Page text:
Lonza comes from the boneless loin of the pig. Elsewhere in Italy, Lonza is given various names, depending on the region. In Sardegna, for example, it is called mustela.
The first step to curing any type of meat is to start with a quality product. At Babbo, we get our pigs from Heritage Foods. Their Berkshire pork is raised by Doug Metzger, who has raised the breed since 1954. Once fully grown, its meat is heavily marbled and darker than other breeds. This results in a rich and flavorful meat that, once cured, is even tastier!
To make lonza, the loin is massaged with salt and allowed to cure in a cold room for a period of 21 days. After this time, the loin is tied with butcher twine and hung for a dry period of 60 to 90 days. Once fully cured, the slightly salty and crisp flavor of lonza is achieved. Completely lean, you must slice lonza paper thin and use a generous dose of extra virgin olive oil in order to fully bring out its rich flavor.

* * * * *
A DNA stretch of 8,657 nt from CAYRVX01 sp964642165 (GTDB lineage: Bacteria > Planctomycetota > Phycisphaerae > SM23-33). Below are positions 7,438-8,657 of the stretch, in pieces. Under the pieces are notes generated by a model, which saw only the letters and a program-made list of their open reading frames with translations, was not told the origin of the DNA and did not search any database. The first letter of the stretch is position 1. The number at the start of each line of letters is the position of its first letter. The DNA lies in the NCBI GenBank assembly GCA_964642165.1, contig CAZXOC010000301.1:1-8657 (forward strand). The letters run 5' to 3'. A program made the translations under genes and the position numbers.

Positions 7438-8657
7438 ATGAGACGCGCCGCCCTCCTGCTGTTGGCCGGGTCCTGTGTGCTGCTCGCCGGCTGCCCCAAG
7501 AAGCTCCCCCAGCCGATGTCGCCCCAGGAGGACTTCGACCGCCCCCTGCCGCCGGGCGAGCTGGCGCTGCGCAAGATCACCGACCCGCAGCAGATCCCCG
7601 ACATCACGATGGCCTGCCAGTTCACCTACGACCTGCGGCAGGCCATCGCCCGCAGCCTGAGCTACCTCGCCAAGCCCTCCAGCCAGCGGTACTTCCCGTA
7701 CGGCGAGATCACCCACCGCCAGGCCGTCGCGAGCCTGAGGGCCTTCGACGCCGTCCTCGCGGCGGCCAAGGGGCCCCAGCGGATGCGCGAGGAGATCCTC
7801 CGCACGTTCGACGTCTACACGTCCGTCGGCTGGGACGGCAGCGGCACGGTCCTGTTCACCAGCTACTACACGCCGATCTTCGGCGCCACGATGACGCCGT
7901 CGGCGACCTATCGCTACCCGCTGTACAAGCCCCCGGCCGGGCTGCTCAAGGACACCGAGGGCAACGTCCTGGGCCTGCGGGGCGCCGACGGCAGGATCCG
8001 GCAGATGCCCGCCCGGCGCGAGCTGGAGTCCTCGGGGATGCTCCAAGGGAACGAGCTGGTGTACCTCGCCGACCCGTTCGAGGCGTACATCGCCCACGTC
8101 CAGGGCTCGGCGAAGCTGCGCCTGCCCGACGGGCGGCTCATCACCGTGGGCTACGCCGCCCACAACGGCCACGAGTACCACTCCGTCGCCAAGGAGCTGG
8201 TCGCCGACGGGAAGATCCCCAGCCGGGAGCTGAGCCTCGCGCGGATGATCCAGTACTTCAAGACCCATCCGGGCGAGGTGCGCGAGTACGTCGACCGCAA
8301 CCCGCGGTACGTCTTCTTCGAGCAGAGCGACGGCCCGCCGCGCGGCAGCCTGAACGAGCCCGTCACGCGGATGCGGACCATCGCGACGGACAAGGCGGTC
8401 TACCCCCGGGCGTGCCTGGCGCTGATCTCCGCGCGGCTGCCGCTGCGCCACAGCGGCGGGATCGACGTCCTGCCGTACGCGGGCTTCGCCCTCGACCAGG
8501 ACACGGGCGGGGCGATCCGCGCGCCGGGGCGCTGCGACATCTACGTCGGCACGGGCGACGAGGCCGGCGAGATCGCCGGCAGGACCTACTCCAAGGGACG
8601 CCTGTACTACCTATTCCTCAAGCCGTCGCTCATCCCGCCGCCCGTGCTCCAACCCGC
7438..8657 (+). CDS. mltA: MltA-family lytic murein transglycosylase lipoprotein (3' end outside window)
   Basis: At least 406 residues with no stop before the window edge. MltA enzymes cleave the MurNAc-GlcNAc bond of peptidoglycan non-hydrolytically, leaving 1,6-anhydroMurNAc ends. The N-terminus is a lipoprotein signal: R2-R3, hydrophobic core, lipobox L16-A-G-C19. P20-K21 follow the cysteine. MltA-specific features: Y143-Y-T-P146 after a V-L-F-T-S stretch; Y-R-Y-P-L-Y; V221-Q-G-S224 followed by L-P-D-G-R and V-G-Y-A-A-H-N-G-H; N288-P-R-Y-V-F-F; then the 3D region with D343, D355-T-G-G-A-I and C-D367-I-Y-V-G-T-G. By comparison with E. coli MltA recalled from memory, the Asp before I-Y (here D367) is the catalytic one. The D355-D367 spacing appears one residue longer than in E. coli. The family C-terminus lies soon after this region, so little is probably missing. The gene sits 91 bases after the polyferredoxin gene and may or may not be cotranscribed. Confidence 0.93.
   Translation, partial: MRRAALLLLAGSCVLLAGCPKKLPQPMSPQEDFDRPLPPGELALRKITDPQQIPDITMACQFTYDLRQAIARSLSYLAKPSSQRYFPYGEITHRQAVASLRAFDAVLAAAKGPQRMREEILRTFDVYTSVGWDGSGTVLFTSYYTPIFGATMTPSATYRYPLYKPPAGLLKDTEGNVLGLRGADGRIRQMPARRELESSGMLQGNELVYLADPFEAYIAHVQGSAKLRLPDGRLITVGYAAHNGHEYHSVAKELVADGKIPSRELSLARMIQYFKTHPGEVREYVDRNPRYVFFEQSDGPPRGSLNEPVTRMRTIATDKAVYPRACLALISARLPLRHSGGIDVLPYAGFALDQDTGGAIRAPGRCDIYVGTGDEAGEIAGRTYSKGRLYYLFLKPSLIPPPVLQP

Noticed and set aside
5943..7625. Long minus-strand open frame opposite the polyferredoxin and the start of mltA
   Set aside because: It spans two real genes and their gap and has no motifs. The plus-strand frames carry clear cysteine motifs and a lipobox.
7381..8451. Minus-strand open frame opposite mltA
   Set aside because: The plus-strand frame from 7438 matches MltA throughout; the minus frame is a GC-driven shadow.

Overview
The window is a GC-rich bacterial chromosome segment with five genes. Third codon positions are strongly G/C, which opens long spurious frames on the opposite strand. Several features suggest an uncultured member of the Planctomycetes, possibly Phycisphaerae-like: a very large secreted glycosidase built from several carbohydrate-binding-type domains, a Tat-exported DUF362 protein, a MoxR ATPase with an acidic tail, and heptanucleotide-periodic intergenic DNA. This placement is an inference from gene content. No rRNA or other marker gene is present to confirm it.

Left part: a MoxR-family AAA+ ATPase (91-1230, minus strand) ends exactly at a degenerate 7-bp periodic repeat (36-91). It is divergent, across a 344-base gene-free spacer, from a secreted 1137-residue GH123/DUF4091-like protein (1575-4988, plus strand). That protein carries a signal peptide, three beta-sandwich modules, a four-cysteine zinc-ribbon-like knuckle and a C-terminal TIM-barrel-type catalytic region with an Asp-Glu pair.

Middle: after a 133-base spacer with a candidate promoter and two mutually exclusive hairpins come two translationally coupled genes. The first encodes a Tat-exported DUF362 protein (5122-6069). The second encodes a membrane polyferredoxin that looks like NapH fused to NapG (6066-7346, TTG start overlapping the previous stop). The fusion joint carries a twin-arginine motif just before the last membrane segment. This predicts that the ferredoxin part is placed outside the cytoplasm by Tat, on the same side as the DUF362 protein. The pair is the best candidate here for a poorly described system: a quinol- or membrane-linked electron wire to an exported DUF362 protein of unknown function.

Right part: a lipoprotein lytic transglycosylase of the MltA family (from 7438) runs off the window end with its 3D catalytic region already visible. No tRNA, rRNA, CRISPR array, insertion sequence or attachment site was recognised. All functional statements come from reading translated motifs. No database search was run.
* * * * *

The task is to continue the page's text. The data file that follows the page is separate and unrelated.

In Italy, Lonza is commonly served in the spring. It’s the first cured meat from the slaughter of the pigs in the late fall and early winter. In Italy, serving lonza with Pecorino and fresh raw fava beans is a classic dish that signifies the coming of spring. But here in New York, since were still in the thick of winter, we’ve paired the lonza with cardoons, whose bittersweet flavor compliments the meat and cheese quite well.